The "So What" Rule in Sponsorship

There is a strong trend to inclusivity in the modern adventure space, from celebrating small local adventures to calling for more diversity in adventure coverage. And your adventure can be rightly celebrated by yourself, your family, friends and followers. But that is not the same as persuading sponsors, media or the public at large to give their attention to your project. 

If you want to make a claim on the eye-balls and money of strangers, you need to be able to counter one simple objection: “So What?”

Get Sponsored , by Jeff Blumenfeld

Get Sponsored, by Jeff Blumenfeld

The “So What” Rule comes from Chapter 1 of the book Get Sponsored: A Funding Guide for Explorers, Adventures and Would-Be World Travelers (published 2014). It is written by Jeff Blumenfeld, a US PR executive with an unusual specialty - adventure marketing.

He connects explorers and their projects with corporate sponsors looking to create awareness by demonstrating product performance in extreme conditions. He’s been in the business for 40 years and has received a great many expedition pitches. 

The first thing any company receiving your sponsorship pitch wants to know is - Why is this interesting?

Jeff writes that “Sponsors are called upon to constantly make the distinction between an adventure, an expedition, or simply someone’s fun time in the great outdoors… Without a significant raison d’être, sponsors will most likely bury your request in their “Help Fund My Vacation” file.”

The challenge today is not so much to climb Mount Everest or explore the depths of the sea, but rather to figure out a way to pay for it all.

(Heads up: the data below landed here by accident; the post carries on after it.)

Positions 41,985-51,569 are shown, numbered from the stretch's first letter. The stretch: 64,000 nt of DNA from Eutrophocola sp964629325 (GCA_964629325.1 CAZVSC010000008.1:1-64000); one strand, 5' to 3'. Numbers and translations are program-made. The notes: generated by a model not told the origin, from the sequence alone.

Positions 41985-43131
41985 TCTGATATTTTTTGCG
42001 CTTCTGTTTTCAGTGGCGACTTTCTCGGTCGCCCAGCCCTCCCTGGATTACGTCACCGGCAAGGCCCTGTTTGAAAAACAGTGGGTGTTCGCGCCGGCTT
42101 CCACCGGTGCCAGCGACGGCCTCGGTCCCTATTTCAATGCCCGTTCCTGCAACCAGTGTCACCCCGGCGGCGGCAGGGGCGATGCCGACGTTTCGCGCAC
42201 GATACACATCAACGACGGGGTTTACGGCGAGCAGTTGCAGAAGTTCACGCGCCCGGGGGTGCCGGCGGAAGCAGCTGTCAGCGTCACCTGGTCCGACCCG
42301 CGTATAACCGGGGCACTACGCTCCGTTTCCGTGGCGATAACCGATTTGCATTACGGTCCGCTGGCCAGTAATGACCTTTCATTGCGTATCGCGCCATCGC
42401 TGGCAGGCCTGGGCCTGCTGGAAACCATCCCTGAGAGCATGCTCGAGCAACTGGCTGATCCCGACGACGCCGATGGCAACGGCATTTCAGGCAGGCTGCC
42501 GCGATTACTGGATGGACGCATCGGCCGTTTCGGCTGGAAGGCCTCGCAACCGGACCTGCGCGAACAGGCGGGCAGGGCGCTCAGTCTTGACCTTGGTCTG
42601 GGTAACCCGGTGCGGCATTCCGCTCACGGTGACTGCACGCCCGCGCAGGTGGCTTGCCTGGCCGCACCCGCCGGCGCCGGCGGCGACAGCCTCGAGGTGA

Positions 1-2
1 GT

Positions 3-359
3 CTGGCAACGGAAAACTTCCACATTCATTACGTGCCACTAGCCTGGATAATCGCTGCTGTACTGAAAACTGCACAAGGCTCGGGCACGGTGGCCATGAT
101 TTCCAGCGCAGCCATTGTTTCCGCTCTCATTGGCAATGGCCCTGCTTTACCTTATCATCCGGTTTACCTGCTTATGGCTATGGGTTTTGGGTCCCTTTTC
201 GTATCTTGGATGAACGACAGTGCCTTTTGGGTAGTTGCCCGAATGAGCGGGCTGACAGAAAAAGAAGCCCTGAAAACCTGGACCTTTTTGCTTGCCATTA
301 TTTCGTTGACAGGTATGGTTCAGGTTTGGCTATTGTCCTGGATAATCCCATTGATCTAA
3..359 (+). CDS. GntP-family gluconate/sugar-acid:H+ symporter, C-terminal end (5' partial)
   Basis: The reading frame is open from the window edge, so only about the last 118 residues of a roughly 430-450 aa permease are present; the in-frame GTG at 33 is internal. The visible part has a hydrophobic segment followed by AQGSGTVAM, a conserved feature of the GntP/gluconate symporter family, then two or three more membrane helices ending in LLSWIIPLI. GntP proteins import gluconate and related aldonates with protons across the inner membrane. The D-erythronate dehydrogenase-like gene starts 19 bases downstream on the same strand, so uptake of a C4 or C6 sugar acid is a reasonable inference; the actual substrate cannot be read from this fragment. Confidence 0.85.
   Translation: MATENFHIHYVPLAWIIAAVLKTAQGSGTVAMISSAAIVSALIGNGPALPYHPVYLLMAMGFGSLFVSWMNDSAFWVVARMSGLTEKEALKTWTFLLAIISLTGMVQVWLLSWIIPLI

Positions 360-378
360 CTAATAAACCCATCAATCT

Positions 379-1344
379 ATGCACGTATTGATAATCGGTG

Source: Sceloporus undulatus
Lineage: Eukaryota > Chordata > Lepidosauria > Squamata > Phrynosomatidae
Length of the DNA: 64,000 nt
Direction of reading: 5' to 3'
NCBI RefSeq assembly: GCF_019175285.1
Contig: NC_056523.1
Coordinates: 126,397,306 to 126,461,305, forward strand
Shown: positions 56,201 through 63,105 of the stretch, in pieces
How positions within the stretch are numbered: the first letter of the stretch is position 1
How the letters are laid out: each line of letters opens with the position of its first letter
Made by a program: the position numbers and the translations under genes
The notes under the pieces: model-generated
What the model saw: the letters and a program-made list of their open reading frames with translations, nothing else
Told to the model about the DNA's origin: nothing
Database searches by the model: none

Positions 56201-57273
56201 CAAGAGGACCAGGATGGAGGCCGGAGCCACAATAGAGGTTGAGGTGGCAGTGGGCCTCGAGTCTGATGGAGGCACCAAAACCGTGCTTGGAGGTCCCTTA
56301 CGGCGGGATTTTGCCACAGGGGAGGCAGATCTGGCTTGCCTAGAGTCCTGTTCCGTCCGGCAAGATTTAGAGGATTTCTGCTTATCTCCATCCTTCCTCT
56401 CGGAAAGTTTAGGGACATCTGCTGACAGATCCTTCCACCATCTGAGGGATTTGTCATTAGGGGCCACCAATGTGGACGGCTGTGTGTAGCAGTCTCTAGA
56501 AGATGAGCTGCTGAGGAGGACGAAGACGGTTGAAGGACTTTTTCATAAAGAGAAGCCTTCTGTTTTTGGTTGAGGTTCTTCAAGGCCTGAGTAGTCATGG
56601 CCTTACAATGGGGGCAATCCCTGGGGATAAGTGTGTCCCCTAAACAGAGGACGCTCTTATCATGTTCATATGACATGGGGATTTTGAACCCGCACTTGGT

— Jeff Blumenfeld

A fun time in the wilderness is not inherently any more interesting or worthy than a fun time at the seaside. A commercial adventure travel trip does not carry more weight than a package beach holiday just because the word ‘adventure’ is included. They are great for the people involved, and possibly interesting to follow along for the dedicated fan, but they have no value as a media story or a sponsorship proposal. 

For your project to interest strangers it has to have an angle or hook, something to help the project stand apart. Jeff writes, “Without a strong hook , there’s little chance your project will attract media attention. No media attention means a lacklustre response from prospective sponsors.” 

Companies value the adventure-associated media coverage they may get through sponsoring your project for two reasons. It is cheaper than buying advertising and it is seen as more credible than advertising. If your project catches fire with the media, the sponsor’s return can be phenomenal.

Biking the Atlantic - funded by champagne

Just because you want to pedal across the Atlantic doesn’t mean corporate America needs to line up to fund your dream.
— Jeff Blumenfeld

One of the many interesting case studies in Get Sponsored concerns the 1992 Biking The Atlantic project (done in a peddle-boat). After a tortuous journey of failed funding and false starts, Dwight Collins secured US$ 35,000 from Moët & Chandon champagne. Despite still being woefully underfunded, he then managed the fastest yet human-powered west-to-east crossing of the Atlantic. 

Dwight Collins in his Moët-branded peddle boat. 

Dwight Collins in his Moët-branded peddle boat. 

"Moët was thrilled," writes Jeff. "News of their involvement was covered as a sports story, as a general news item, and as a human-interest feature, reaching a cross section of their target market in the process.

"The brand received additional exposure when they arranged for an empty champagne bottle to be thrown overboard with a note inside offering the finder his or her weight in champagne. It was found four months later washed ashore in Brittany ....  “Normally, we’re featured on the wine pages or in the society column,” the brand’s Aura Reinhardt told Industry Week. “This gave us the opportunity to associate ourselves with journalists in other fields.” "

Simply put, newspaper, radio, and TV coverage means sponsor pay-back.
— Jeff Blumenfeld

How can an adventurer overcome “So What”?

What does it take for your trip to become an expedition rather than an adventurous holiday?